these positive reviews was published in a political publication and 
it was the decidely non-anarchist magazine Left History.

But it is unlikely that Anarchist Modernism will ever get the type of 
review that its author wants, that is, a positive review from an 
anarchist. Why? Antliff's "anarchism" is both too inclusive and too 
narrowly defined. In the introduction, he writes,

<quote>

In the course of disccussion I refer to a number of tendencies in the 
American anarchist and socialist movements, all of which contributed 
to the makeup of the diverse milieus I am examining. These are 
anarchist mutualism, anarchist collectivism, anarchist communism, 
anarchist syndicalism, anarchist individualism, parliamentary 
socialism, and Bolshevism.

<end quote>

For Antliff, anarchism isn't incompatible with such explicitly 
anti-anarchist movements as socialism, communism, and Bolshevism. As 
we read his book, we find out that, for Antliff -- and perhaps only 
for Antliff -- anarchism is also compatible with mysticism 
(theosophy) and reactionary nationalism (the writings of 
Coomarasamy). Antliff's "anarchism" is actually a misnomer for 
"individualism." In the body of his book, despite what he says in his 
introduction, Antliff never finds or discusses any artists influenced 
by anarchist mutualism, anarchist collectivism, anarchist communism 
or anarchist
syndicalism. Instead, all he finds are artists who are "anarchist 
individualists," "philosophical anarchists," people who define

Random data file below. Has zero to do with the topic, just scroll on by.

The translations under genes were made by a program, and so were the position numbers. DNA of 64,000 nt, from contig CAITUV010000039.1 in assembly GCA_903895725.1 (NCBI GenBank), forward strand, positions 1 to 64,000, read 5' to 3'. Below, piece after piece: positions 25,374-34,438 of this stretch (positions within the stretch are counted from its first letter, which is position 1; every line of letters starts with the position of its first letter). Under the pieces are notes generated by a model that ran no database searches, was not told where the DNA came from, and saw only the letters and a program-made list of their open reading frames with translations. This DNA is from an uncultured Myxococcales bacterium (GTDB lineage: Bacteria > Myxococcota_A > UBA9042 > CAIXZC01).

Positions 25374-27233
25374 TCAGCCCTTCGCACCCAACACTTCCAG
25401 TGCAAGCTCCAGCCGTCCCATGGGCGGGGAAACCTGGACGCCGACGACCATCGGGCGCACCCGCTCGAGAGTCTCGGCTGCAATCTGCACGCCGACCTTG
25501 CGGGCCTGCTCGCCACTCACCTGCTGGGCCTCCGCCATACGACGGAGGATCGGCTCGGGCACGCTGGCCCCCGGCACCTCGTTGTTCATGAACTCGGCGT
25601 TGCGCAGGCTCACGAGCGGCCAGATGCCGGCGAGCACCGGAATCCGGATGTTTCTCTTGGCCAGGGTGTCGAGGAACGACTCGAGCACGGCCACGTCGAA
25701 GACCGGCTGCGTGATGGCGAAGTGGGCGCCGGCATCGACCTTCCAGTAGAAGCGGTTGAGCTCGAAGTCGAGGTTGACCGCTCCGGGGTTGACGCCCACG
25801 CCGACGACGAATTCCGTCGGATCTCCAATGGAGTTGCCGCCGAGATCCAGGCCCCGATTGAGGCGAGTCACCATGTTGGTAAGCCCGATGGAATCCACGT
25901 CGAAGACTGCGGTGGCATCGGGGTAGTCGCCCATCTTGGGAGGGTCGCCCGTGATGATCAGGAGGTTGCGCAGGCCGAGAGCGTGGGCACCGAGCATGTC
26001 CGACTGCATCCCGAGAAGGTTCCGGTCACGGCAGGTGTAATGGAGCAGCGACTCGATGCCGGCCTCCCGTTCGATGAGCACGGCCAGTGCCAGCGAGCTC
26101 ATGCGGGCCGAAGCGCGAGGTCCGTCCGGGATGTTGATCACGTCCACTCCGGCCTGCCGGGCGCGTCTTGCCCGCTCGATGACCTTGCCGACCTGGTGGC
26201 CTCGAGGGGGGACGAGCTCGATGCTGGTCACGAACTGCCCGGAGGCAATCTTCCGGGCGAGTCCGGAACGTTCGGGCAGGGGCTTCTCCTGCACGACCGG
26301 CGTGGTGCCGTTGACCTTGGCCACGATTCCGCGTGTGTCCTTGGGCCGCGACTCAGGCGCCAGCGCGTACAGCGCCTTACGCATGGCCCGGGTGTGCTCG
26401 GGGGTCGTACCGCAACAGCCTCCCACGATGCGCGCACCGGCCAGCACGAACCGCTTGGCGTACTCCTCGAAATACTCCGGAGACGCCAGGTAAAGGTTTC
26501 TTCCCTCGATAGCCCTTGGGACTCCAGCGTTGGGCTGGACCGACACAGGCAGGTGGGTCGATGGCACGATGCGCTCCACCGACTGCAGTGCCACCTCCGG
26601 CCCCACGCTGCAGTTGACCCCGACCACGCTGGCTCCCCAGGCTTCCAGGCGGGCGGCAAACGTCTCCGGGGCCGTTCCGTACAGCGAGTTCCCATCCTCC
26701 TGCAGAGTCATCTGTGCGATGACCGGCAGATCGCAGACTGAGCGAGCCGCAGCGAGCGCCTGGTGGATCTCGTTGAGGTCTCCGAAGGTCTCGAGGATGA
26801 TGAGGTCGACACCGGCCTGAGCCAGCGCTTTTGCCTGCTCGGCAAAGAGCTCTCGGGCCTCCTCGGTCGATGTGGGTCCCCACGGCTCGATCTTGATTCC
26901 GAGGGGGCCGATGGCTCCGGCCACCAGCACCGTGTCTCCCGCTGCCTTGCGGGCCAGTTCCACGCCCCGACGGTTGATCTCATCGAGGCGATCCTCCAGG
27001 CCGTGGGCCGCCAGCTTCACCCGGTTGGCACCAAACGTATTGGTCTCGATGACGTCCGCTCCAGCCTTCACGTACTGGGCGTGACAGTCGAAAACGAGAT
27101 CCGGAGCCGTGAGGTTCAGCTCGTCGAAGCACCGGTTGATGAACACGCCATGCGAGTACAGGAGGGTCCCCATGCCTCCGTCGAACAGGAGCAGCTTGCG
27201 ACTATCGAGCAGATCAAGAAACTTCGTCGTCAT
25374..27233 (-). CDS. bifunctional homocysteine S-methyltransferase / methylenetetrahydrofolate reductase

themselves as rebels against "mass society" or "the masses," people 
who don't form collectives, forge collective (anonymous) styles, or 
work in collaboration with each other, but instead form "schools" 
that preserve and reinforce uniqueness and individuality.

Ironically, Antliff's book gives voice to a couple ringing critiques 
of individualism. Paraphrasing Irwin Granich (only to say that he was 
wrong), Antliff says "Individualism in the arts was the epitome of 
bourgeois social and psychological decay." Quoting Carl Zigrosser 
(only to say that he, too, was wrong), Antliff says "Under capitalism 
the artist had become 'a curious being, an anarchist, a product of 
spontaneous generation, a being apart from the crowd' who spoke 'a 
strange language, unintelligible to those who lived in the world.'"

It is shocking, but not surprising, that Antliff believes that both 
anarchism and anarchist art ended around 1920, that is, at the time 
that two phenomena -- the US government's attempts (motivated by the 
1902 assassination of President McKinley) to arrest and deport all 
foreign-born anarchists, and the post-1917 immigration of anarchists 
(back) to Russia, where many of them were imprisoned or slaughtered 
by the Bolsheviks -- overlapped and strengthened each other. For
Antliff, anarchism's defeat around 1920 was complete; there was 
simply no anarchist culture in the 1920s or 1930s.

<quote>

[B]y the early 1920s [Antliff writes] Bolshevism had vanquished 
anarchism, and with it the political relevance of artistic innovation 
[...] Once this link [between creativity and anti-capitalist 
rebellion] was severed, "anarchist" modernism withered on the vine 
[...] Anarchist modernism's demise was setting the stage for what 
Richard Fitzgerald calls the "great failure" of the 
communist-dominated thirties.

<end quote>

For Antliff, Bolshevism also "vanquished" Anton Pannekoek and the 
other council communists, for whom "Lenin dealt the death blow" in 
1920, after which they, a mere "scattering of isolated individuals," 
were headed for "oblivion."

Ummm. . . . Someone should tell Professor Antliff about the following